The manual focus ring feels a little gritty in operation, although there is enough resistance in the mechanism to help with applying fine focus adjustments. Closest focus is 85cm, which is fairly typical for a lens of this focal length and aperture. 72mm filters can be attached to the deep circular hood supplied with this lens, or 55mm filters can be attached directly to the lens. The filter thread does not rotate, which makes it ideal for use with graduated and polarising filters.

This lens has no electronic or mechanical coupling with the camera, so stop down metering has to be used when shooting. The aperture ring has values marked at seemingly arbitrary values, with the distance between stops getting less as the lens is stopped down more. The values marked on the aperture ring don’t quite line up with the click stops either, which may cause confusion when using smaller apertures.

Surprisingly, this lens isn’t a bad performer. At maximum aperture, sharpness is very good in the centre of the frame and fairly good towards the edges. Stopping down improves performance with outstanding sharpness being achieved in the centre at f/4.5 and excellent sharpness towards the edges at f/6.

Chromatic aberrations are kept under control, hovering at around half a pixel width towards the edges of the frame for most aperture settings. These low levels of fringing should be difficult to spot, even in very large prints, or harsh crops from the edges of the frame.

Falloff of illumination towards the corners is typical for a lens of this focal length and aperture. The corners are 1.3 stops darker than the image centre at f/1.8 and visually uniform illumination isn’t achieved until the aperture is stopped down to f/3.5 or beyond.

Imatest only detected 0.13% pincushion distortion, which is an extremely low amount and should very rarely need correction in image editing software afterwards.

The supplied circular hood does a good job of shielding the lens from extraneous light that may cause issues with flare, however, shooting into the light does result in a noticeable loss of contrast.

With a price of only £136, this lens is very inexpensive indeed. The closest equivalent currently available Samyang’s manual focus 85mm f/1.4 lens, which is available for around £211 and sports a faster maximum aperture and overall better build and handling. Nikon’s 85mm f/1.8G costs around £350 and Canon’s EF 85mm USM can be picked up for £240.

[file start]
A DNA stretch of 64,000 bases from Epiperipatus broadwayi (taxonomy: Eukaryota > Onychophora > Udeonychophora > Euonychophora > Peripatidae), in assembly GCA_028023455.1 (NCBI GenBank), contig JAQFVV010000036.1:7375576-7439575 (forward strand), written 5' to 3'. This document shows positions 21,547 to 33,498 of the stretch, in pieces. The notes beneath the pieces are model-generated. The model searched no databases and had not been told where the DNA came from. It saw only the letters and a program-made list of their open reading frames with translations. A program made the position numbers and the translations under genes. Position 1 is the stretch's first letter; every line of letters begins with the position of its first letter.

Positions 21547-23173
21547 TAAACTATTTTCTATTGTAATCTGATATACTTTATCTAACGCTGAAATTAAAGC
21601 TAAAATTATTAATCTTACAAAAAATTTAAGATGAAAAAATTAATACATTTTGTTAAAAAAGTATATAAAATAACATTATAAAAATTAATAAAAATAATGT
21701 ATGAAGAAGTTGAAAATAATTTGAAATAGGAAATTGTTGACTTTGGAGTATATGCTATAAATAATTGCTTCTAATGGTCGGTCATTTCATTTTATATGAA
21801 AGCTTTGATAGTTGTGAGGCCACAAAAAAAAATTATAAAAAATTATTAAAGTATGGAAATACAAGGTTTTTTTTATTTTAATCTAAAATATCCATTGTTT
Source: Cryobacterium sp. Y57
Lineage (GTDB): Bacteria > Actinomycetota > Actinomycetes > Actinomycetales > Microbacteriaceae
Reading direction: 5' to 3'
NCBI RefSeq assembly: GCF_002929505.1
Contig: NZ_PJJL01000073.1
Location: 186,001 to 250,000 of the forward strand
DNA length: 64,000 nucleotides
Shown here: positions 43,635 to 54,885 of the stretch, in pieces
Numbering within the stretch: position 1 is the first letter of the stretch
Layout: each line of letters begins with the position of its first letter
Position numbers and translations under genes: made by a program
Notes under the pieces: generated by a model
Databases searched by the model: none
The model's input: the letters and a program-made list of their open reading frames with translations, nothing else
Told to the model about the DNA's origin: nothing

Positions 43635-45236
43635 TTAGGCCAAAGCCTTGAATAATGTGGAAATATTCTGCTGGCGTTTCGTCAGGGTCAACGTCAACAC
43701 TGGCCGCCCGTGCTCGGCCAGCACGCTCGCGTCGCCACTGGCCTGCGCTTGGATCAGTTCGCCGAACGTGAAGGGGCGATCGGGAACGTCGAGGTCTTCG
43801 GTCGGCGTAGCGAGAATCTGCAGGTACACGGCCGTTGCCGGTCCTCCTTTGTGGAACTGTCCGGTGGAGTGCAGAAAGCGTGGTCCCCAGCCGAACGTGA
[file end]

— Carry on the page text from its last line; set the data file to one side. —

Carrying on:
With a price of only £136, you’d be forgiven for having poor expectations of this lens. As far as build quality and handling are concerned, you can see where corners have been cut with the gritty manual focus ring, bizarre range of apertures and an aperture ring that doesn’t line up properly with the printed markings.

The blue column represents readings from the centre of the picture frame at the various apertures and the green is from the edges. Averaging them out gives the red weighted column.

Chromatic aberration is the lens’ inability to focus on the sensor or film all colours of visible light at the same point. Severe chromatic aberration gives a noticeable fringing or a halo effect around sharp edges within the picture. It can be cured in software.

This month, 10 members have the chance to have 1000 photos scanned for free by Vintage Photo Lab! Vintage Photo Lab specialise in bulk scanning for your old photo…

 

 

Sigma 24-35mm F2 DG HSM announced

Sigma has today announced the pricing and availability for its Sigma 24-35mm F2 DG HSM. The lens is priced at £949.99 and is available from the end of July in a Sigma and mount, with the mount to be announced at a later date.

The lens is the manufacturer’s premium ‘Art’ series, featuring a world-first combination of a fixed maximum aperture of f/2 across a traditional wide-angle zoom range.

As Sigma points out, this combination covers the range of three of their stand-alone optics – the 24mm, 28mm and 35mm – offering the f/2 maximum aperture at each of these focal lengths.

The 24-35mm features a minimum focusing distance of 28cm and a maximum magnification ratio of 1:4.4, making it useful for close-up shooting, portraits with an attractive Bokeh, and deep-focus landscape photography.

 

How Von Wong Captured An Amazing Portrait Deep Under Water

I had this grand idea: To recreate the iconic scene of a young Chinese cormorant fisherman hard at work on a bamboo raft – shot 30 meters underwater in a cenote just above a toxic layer of hydrogen sulfide. Traditional culture as a whole, is something that is inexorably fading with time. I wanted to create a piece that would immortalize a piece of my own culture – the iconic cormorant fisherman. By placing him directly above an underwater river, within this portal that was believed to lead to the Mayan underworld, seemed like the perfect way to bid farewell to a proud tradition. As a general rule, taking underwater portraits is extremely complicated. Simple tasks like breathing, communicating. posing and moving become a lot more complex whilst standard lighting rules and equipment requirements change completely. Transport that shoot 30m underwater and suddenly things become exponentially more complex. Ambient light levels and visibility plummet, dive time is reduced significantly while the safety risks from potential malfunction increase. Add onto that a toxic layer of opaque hydrogen sulfide and only five days in Mexico meant  we were really setting ourselves up for a challenge.